On April 24, we participated in a forum of pastors across Kentucky to discuss the church's response to the pandemic and how to honor Gov. Andy Beshear, even when we may disagree on policy directives.

The participants, all conservative, mostly praised Beshear for his handling of the pandemic. He's spoken well of "protecting the most vulnerable" among us and the need for each of us to do our part to slow the spread of coronavirus out of care and concern for others. His prioritizing of protecting human life is profoundly pro-life.

However, each of us was deeply saddened when four hours after the conclusion of our pastor's roundtable video conference, Beshear vetoed Senate SB 9, the bill that protects babies that survive an attempted abortion.

It also gave the attorney general the power to enforce Kentucky abortion regulations and defined abortion as an elective procedure — putting it on the same plane as other elective medical surgical centers. This was the legislature's response to Beshear's executive order classifying abortion as a medical necessity and allowing the EMW abortion center in Louisville to remain open. 

The veto has led to an outcry by the commonwealth's pro-life community. So how does a Christian navigate such inconsistency and frustration on one hand, while remaining a good citizen on the other?

Beshear's veto seriously erodes the goodwill many conservatives may have had toward him. It is a contradiction of his pro-life impetus as he leads in the fight against coronavirus. It is also anti-science.

It is difficult for us to understand how any follower of Christ could be in favor of killing the unborn. But to refuse to insist that medical aid be given to a helpless infant born alive is unfathomable and unconscionable. 

Just days before the veto, a group of pro-life advocates presented Beshear with more than 10,000 petition signatures asking him to close down EMW Women's Clinic in Louisville. They point out that 627 children were aborted in Kentucky between March 1 and April 21. During the same period, there were 171 deaths due to COVID-19.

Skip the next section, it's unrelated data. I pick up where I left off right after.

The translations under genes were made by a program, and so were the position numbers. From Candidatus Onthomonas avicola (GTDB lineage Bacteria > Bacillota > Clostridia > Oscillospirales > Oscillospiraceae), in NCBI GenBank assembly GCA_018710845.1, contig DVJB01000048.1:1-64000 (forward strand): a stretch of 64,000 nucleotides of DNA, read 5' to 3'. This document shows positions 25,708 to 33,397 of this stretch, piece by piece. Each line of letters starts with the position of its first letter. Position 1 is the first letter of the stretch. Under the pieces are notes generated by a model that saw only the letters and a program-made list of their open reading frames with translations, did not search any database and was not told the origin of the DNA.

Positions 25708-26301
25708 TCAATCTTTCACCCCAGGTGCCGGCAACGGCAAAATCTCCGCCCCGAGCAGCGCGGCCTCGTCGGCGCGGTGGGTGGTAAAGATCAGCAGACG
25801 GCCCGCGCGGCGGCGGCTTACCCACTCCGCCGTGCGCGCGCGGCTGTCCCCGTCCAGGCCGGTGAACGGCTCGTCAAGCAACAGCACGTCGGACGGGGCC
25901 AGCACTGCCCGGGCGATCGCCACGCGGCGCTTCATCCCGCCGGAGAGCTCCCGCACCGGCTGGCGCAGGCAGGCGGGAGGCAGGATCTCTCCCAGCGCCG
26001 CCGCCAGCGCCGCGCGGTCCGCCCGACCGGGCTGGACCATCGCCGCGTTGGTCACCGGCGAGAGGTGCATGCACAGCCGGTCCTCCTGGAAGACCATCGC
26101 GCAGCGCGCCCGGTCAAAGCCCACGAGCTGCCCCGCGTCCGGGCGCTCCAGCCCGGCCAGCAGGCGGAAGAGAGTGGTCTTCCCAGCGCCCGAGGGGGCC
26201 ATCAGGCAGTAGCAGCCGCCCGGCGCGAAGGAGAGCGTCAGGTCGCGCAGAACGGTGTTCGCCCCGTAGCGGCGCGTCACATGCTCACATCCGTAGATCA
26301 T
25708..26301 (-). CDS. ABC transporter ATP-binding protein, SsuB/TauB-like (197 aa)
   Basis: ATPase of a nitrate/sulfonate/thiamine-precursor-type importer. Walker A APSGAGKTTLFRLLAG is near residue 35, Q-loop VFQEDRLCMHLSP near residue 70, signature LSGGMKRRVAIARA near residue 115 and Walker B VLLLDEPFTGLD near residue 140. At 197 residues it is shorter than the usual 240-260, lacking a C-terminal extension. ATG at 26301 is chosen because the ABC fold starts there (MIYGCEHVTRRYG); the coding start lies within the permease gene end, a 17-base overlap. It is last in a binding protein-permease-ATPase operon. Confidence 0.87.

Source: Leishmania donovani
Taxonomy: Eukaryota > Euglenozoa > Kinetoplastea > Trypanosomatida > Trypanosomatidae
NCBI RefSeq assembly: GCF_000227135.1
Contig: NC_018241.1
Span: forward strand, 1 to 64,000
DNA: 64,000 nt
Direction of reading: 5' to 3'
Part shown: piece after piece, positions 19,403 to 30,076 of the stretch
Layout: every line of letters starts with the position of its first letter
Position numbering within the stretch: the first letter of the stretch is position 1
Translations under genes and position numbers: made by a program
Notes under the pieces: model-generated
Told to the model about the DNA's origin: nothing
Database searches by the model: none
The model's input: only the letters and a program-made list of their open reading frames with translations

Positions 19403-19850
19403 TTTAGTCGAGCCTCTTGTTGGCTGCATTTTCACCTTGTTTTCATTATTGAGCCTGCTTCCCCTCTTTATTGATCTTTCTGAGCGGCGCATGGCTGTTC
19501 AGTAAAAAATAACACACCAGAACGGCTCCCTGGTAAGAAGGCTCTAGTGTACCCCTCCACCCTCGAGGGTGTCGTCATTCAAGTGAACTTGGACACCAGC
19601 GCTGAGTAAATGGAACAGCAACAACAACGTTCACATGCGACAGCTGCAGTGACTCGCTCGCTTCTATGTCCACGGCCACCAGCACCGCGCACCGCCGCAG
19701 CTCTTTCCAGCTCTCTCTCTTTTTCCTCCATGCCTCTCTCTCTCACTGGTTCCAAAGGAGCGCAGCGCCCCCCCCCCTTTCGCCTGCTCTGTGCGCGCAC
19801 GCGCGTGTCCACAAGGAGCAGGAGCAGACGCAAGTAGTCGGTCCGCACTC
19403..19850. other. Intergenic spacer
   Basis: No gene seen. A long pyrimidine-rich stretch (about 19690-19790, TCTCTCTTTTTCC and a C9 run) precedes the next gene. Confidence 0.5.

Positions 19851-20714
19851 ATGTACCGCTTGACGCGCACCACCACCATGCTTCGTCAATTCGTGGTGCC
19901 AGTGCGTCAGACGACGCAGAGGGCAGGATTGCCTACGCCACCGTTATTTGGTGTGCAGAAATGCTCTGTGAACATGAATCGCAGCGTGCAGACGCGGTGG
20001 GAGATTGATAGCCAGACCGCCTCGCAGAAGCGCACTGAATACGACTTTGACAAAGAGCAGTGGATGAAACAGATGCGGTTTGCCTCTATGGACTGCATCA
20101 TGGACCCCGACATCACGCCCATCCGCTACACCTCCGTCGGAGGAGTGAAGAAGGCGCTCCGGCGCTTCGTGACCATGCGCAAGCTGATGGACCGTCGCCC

To his credit, Beshear has gone to great lengths in the name of protecting human life from the tiny coronavirus that can only be viewed under a microscope. On the other hand, he's unfortunately turned a blind eye toward tiny, living, unborn human beings — just as real, just as alive and just as human as the people he's working to protect.

Beshear said he vetoed the bill because it wasn't necessary and that there's no room for politics at this moment. Abortion survivors are indeed rare. However, Richard has met two survivors, Gianna Jessen and Claire Culwell — who testified on behalf of Kentucky's Fetal Heartbeat bill last year. According to SB 9 sponsor Sen. Whitney Westerfield, R-Crofton, there is no law in Kentucky protecting survivors like Jessen and Culwell.

On Good Friday, Beshear told TV 44 News in Evansville, “The two most important commandments in the gospel according to Jesus were love thy God with all your heart, and love your neighbor as yourself.”

He said attending in-person church services would put "our neighbors… lives in jeopardy — so I believe that we are living out that gospel and those commandments by what we’re doing this year — we’re protecting each other."

Christians couldn't agree more, but there's a bit of irony here.  

How can we truly love our neighbors from spreading a random, unpredictable disease, while neglecting to love the smallest members of the human community from a foe that would deliberately take their life? We have respectfully acquiesced to the power of government at tremendous personal sacrifice and deep financial loss to protect our neighbors from coronavirus. How can we deny those same protections to a newborn baby? 

Beshear closed his interview by thanking citizens for complying with his social distancing orders and reminded us that "our compassion and our kindness are going to help us get through this.”

We just lament that the same compassion and kindness are not guaranteed to the youngest in the commonwealth, regardless of the circumstances of their births.

Hershael York is the pastor of Buck Run Baptist Church in Frankfort and dean of theology at Southern Seminary in Louisville. Richard Nelson is the executive director of the Commonwealth Policy Center. Bob Russell is an author, conference speaker and former lead pastor of Southeast Christian Church in Louisville. They can be emailed at richard@commonwealthpolicy.org.

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